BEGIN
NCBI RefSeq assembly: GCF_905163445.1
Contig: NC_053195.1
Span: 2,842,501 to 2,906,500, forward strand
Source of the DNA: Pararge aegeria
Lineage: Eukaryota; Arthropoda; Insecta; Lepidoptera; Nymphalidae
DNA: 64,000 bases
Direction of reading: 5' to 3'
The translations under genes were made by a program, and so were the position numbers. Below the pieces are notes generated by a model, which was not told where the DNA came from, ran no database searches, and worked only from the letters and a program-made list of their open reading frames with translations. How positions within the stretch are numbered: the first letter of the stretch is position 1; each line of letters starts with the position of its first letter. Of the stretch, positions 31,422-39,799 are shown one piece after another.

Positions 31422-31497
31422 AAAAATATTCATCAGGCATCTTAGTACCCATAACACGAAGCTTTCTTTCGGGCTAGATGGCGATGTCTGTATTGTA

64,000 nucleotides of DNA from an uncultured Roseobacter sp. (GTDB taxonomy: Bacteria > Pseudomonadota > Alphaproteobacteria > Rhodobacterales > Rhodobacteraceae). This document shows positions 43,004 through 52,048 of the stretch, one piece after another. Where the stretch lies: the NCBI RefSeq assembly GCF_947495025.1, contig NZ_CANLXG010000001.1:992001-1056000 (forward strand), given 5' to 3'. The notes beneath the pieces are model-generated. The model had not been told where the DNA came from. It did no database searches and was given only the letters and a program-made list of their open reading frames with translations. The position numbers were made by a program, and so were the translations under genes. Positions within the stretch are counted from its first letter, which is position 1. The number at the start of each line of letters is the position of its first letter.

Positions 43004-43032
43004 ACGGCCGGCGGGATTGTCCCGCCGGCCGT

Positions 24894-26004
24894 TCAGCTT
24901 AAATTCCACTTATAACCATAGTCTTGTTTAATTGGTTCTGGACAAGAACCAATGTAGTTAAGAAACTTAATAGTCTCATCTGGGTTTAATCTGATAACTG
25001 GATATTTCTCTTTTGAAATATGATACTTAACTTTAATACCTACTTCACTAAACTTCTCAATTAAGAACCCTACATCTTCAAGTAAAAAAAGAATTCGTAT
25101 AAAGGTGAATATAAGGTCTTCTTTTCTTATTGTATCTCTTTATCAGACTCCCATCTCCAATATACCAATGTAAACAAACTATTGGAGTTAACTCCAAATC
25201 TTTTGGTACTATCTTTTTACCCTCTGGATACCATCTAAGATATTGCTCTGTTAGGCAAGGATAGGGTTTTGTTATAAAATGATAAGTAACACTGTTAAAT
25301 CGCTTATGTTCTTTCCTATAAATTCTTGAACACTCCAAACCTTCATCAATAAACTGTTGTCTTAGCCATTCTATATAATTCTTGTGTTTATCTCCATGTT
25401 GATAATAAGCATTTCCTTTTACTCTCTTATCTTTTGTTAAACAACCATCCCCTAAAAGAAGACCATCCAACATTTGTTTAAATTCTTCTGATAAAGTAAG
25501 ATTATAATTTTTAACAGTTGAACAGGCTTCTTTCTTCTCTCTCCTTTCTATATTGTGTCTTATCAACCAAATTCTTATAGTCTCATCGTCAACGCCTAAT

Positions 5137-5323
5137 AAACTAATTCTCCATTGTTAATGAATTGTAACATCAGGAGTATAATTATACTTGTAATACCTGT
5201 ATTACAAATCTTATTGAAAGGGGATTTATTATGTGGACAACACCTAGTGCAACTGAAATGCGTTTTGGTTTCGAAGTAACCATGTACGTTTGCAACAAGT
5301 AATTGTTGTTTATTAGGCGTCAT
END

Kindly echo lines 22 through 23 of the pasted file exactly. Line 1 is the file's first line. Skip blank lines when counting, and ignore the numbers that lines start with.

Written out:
25501 ATTATAATTTTTAACAGTTGAACAGGCTTCTTTCTTCTCTCTCCTTTCTATATTGTGTCTTATCAACCAAATTCTTATAGTCTCATCGTCAACGCCTAAT

Positions 5137-5323